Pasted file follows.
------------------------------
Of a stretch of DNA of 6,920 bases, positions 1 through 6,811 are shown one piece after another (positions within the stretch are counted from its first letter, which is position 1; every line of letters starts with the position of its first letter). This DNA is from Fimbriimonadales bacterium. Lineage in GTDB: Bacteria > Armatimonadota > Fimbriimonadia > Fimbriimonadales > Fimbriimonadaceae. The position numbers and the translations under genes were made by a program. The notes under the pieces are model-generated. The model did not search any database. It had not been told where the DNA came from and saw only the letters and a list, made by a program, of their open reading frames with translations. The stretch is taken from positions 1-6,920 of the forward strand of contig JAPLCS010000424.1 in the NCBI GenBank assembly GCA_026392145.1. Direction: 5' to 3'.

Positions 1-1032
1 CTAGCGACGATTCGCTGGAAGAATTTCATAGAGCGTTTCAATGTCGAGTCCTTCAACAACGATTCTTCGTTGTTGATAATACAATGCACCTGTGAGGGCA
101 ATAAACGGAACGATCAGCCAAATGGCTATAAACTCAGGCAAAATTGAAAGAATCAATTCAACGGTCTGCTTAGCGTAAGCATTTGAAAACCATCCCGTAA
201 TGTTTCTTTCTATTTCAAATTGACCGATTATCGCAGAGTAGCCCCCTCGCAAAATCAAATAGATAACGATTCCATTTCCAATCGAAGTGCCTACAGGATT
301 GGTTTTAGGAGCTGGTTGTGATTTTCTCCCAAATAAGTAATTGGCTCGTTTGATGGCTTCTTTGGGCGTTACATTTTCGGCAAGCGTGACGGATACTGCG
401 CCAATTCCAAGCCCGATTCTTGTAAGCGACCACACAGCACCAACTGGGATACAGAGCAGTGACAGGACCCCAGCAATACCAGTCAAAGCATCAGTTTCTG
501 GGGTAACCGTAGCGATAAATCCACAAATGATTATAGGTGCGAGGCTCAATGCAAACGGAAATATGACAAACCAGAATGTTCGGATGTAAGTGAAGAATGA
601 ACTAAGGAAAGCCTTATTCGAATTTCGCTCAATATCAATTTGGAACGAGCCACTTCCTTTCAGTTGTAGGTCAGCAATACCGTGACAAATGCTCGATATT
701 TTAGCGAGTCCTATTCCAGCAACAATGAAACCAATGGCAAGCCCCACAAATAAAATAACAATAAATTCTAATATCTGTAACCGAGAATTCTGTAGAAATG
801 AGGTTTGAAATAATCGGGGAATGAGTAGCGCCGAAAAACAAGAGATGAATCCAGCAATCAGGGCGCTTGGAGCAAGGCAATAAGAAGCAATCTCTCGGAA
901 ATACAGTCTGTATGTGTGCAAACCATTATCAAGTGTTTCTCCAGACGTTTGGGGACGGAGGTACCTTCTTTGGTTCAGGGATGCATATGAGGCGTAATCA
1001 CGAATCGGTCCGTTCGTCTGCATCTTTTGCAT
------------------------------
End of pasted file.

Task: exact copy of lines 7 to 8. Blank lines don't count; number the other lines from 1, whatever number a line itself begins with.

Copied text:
401 CCAATTCCAAGCCCGATTCTTGTAAGCGACCACACAGCACCAACTGGGATACAGAGCAGTGACAGGACCCCAGCAATACCAGTCAAAGCATCAGTTTCTG
501 GGGTAACCGTAGCGATAAATCCACAAATGATTATAGGTGCGAGGCTCAATGCAAACGGAAATATGACAAACCAGAATGTTCGGATGTAAGTGAAGAATGA